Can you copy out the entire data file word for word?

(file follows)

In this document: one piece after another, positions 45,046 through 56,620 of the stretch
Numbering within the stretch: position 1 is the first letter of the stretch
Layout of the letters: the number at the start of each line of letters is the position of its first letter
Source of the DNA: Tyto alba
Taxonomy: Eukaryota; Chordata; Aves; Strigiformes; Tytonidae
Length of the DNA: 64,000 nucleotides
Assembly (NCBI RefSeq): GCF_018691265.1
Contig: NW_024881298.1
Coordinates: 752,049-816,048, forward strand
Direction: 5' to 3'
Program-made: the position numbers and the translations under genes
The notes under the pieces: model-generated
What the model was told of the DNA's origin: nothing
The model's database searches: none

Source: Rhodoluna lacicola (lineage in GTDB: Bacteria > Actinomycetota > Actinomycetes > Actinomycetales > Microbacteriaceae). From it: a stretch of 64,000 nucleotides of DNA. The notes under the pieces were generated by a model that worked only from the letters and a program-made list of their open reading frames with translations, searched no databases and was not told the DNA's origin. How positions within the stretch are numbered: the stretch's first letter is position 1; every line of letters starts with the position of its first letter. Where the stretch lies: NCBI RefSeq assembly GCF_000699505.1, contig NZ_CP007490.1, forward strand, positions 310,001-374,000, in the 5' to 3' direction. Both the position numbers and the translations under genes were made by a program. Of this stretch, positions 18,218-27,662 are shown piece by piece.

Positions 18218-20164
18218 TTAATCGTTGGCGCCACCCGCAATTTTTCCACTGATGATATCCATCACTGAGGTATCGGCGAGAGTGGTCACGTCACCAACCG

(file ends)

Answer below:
In this document: one piece after another, positions 45,046 through 56,620 of the stretch
Numbering within the stretch: position 1 is the first letter of the stretch
Layout of the letters: the number at the start of each line of letters is the position of its first letter
Source of the DNA: Tyto alba
Taxonomy: Eukaryota; Chordata; Aves; Strigiformes; Tytonidae
Length of the DNA: 64,000 nucleotides
Assembly (NCBI RefSeq): GCF_018691265.1
Contig: NW_024881298.1
Coordinates: 752,049-816,048, forward strand
Direction: 5' to 3'
Program-made: the position numbers and the translations under genes
The notes under the pieces: model-generated
What the model was told of the DNA's origin: nothing
The model's database searches: none

Source: Rhodoluna lacicola (lineage in GTDB: Bacteria > Actinomycetota > Actinomycetes > Actinomycetales > Microbacteriaceae). From it: a stretch of 64,000 nucleotides of DNA. The notes under the pieces were generated by a model that worked only from the letters and a program-made list of their open reading frames with translations, searched no databases and was not told the DNA's origin. How positions within the stretch are numbered: the stretch's first letter is position 1; every line of letters starts with the position of its first letter. Where the stretch lies: NCBI RefSeq assembly GCF_000699505.1, contig NZ_CP007490.1, forward strand, positions 310,001-374,000, in the 5' to 3' direction. Both the position numbers and the translations under genes were made by a program. Of this stretch, positions 18,218-27,662 are shown piece by piece.

Positions 18218-20164
18218 TTAATCGTTGGCGCCACCCGCAATTTTTCCACTGATGATATCCATCACTGAGGTATCGGCGAGAGTGGTCACGTCACCAACCG